Study of Covid-19 Pandemic's Effect on the Mental Health of Migrant Workers
Keywords:Anxiety, COVID-19 Pandemic, Corona Virus, Migrant Workers, Mental Health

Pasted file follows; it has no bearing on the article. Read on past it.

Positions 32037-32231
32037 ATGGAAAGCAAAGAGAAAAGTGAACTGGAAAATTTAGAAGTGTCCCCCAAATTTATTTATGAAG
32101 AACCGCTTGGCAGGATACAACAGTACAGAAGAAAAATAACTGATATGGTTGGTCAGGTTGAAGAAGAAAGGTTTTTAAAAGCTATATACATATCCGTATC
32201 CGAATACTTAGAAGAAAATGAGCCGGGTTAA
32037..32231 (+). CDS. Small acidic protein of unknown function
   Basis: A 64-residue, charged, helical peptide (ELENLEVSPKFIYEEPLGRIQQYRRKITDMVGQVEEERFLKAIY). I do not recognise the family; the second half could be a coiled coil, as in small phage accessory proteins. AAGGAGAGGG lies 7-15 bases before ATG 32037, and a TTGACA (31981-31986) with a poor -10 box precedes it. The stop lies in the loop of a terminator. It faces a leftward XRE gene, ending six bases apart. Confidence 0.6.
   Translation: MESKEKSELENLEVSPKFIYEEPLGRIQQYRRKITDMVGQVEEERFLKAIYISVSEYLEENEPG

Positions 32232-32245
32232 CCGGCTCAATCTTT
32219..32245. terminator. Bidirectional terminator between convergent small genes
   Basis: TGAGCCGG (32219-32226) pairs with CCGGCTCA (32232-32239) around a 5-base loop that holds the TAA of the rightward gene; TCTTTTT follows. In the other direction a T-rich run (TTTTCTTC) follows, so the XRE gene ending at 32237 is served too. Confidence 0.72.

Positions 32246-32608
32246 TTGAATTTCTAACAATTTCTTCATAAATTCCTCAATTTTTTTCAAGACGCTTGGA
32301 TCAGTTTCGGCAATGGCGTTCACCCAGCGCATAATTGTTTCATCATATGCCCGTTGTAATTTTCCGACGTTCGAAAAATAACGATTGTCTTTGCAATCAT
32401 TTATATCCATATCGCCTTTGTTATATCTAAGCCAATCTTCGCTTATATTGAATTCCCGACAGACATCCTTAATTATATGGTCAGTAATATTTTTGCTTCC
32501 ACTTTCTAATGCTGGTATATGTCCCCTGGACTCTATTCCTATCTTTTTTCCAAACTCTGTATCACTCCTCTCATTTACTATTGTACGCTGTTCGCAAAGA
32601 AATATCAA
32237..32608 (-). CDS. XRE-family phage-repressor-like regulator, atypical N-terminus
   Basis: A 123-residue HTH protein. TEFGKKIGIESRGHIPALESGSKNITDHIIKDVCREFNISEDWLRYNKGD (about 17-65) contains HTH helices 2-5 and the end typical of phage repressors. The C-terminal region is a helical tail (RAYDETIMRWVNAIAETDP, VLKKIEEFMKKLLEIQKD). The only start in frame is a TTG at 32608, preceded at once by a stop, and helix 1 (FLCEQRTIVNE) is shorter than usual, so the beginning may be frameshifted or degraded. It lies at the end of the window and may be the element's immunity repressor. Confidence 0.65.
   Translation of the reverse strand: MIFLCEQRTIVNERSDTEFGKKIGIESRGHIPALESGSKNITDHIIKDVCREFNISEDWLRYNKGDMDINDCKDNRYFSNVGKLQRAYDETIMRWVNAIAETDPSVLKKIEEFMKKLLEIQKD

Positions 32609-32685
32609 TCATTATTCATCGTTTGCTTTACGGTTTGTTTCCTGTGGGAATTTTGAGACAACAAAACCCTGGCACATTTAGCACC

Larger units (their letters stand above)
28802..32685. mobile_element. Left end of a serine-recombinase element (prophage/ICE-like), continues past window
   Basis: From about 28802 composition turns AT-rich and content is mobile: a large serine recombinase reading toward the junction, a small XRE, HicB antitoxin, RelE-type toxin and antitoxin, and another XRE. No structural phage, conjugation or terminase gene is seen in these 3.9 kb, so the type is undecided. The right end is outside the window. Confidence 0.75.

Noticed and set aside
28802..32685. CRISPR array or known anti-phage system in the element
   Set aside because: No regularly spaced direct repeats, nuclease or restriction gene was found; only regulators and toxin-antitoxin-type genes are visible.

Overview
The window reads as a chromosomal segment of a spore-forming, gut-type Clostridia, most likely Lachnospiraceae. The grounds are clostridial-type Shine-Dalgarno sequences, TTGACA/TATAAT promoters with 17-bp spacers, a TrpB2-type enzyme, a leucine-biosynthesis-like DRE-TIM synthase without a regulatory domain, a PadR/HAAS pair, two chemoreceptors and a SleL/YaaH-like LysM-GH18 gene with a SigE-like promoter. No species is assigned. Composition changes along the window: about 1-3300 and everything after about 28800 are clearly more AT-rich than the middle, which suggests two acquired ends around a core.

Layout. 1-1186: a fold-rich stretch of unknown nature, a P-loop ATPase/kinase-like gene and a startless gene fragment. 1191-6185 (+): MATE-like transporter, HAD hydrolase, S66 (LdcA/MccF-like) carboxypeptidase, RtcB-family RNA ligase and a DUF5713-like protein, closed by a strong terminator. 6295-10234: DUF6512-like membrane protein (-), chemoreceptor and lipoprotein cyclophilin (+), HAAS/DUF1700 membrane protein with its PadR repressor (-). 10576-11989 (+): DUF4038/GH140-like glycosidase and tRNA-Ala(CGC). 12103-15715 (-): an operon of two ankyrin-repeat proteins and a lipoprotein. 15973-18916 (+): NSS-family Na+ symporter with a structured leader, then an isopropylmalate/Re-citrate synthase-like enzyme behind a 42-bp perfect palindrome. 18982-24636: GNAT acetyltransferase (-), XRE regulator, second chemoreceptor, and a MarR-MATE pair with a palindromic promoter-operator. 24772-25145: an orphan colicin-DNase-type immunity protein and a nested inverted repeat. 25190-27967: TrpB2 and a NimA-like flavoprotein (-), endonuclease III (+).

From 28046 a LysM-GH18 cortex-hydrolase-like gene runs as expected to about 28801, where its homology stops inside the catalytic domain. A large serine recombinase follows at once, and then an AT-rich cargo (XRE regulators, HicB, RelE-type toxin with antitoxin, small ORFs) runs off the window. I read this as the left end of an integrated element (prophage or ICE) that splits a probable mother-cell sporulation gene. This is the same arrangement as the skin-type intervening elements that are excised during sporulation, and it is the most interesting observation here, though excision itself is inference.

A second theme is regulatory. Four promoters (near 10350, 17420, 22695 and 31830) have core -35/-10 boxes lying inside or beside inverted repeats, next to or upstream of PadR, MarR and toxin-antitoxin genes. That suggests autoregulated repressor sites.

The COVID-19 epidemic has significantly changed social and professional settings in a number of ways. Social distancing laws, mandatory lockdowns, isolation periods, fear of getting sick, suspension of productive activities, loss of pay, and anxiety about the future all have an impact on residents' and employees' mental health. Pre-existing psychological morbidities, high prevalence of pre-existing physical health morbidities like respiratory disease, tuberculosis, and HIV infections, adverse psychosocial factors like lack of family support and caretaker throughout the crisis, and their limitations to follow the principles and rules of Anxiety, depression, PTSD, and sleep disorders are among the mental issues linked to the health crisis that are more likely to affect healthcare workers, particularly those on the front lines, migrant workers, and workers who interact with the general public. This occupational group is made even more prone to the occurrence of psychiatric illnesses by the blow of economic limitations brought on by labor shortages, the lack or suspension of activity safety and health-related basic regulations with associated activity dangers, and other factors. This review establishes the framework for a deeper comprehension of the psychological situations of workers during the pandemic, integrating individual and social perspectives and offering insight into doable individual, social, and activity approaches to the current "psychological pandemic."
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